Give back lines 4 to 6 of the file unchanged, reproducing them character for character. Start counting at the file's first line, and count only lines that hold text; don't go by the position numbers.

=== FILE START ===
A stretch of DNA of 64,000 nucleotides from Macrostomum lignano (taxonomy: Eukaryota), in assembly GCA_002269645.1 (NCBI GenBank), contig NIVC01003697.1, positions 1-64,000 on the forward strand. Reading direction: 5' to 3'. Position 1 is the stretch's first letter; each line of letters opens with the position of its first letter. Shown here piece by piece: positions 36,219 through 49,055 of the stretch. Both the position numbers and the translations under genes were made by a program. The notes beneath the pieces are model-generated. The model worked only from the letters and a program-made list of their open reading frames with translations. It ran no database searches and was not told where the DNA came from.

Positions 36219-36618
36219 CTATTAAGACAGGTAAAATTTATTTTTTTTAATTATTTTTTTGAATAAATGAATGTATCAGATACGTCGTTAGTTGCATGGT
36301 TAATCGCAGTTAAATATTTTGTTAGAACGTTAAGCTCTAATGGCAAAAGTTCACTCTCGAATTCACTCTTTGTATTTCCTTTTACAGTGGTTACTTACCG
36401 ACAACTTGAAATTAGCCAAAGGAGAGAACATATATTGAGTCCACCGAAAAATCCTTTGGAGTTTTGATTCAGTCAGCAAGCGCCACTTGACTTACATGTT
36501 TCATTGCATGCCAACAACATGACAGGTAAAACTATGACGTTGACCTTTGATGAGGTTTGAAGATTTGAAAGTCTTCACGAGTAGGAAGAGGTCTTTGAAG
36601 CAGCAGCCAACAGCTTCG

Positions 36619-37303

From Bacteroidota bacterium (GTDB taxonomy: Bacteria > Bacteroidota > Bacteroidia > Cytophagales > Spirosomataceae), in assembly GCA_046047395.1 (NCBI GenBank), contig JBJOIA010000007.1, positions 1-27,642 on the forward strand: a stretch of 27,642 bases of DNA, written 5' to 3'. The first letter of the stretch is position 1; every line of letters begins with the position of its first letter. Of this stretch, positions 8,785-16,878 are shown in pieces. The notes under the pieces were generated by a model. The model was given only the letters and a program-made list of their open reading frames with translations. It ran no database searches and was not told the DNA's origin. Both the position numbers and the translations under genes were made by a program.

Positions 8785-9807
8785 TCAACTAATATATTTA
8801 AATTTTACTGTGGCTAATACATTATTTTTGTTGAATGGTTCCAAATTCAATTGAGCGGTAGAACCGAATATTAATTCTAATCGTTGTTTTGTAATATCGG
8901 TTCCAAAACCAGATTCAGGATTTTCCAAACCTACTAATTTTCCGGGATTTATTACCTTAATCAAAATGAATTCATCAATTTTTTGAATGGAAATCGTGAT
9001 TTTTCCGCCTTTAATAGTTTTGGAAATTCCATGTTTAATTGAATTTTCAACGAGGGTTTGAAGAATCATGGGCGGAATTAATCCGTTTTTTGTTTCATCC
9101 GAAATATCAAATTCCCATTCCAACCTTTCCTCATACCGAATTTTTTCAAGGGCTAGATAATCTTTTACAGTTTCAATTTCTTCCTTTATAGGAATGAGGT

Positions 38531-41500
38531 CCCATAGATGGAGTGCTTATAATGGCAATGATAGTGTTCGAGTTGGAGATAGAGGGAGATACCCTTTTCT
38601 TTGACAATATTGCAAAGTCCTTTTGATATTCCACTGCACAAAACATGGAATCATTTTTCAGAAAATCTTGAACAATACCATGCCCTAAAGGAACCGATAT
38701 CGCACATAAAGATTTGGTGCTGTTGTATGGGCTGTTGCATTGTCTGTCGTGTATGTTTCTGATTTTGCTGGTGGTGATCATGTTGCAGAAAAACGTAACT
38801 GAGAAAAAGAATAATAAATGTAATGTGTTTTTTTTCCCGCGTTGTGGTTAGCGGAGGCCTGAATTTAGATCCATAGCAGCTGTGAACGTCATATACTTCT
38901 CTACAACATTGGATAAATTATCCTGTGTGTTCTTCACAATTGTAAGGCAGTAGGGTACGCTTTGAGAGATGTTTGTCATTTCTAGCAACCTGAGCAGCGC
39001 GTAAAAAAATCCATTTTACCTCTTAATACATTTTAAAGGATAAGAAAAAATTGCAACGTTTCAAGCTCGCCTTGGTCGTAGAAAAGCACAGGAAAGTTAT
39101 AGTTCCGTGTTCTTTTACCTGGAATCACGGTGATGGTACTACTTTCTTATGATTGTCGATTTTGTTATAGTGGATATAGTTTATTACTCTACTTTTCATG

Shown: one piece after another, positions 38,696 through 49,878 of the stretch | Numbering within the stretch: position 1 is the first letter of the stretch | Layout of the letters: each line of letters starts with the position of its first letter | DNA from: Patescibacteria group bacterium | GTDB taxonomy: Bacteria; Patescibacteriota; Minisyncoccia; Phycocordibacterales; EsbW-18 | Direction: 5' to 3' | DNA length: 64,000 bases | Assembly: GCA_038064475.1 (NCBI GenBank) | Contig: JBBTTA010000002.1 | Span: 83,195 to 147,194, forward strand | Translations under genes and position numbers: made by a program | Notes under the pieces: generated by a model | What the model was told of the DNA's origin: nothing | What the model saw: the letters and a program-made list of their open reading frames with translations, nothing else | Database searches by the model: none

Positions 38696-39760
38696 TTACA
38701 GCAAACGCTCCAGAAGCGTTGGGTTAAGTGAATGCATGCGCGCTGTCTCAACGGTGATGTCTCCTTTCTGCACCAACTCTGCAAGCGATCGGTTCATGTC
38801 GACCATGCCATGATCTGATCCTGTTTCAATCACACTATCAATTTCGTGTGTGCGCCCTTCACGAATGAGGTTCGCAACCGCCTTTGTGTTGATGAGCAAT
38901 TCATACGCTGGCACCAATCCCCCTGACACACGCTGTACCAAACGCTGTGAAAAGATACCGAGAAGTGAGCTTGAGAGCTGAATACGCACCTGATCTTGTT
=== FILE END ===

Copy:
36301 TAATCGCAGTTAAATATTTTGTTAGAACGTTAAGCTCTAATGGCAAAAGTTCACTCTCGAATTCACTCTTTGTATTTCCTTTTACAGTGGTTACTTACCG
36401 ACAACTTGAAATTAGCCAAAGGAGAGAACATATATTGAGTCCACCGAAAAATCCTTTGGAGTTTTGATTCAGTCAGCAAGCGCCACTTGACTTACATGTT
36501 TCATTGCATGCCAACAACATGACAGGTAAAACTATGACGTTGACCTTTGATGAGGTTTGAAGATTTGAAAGTCTTCACGAGTAGGAAGAGGTCTTTGAAG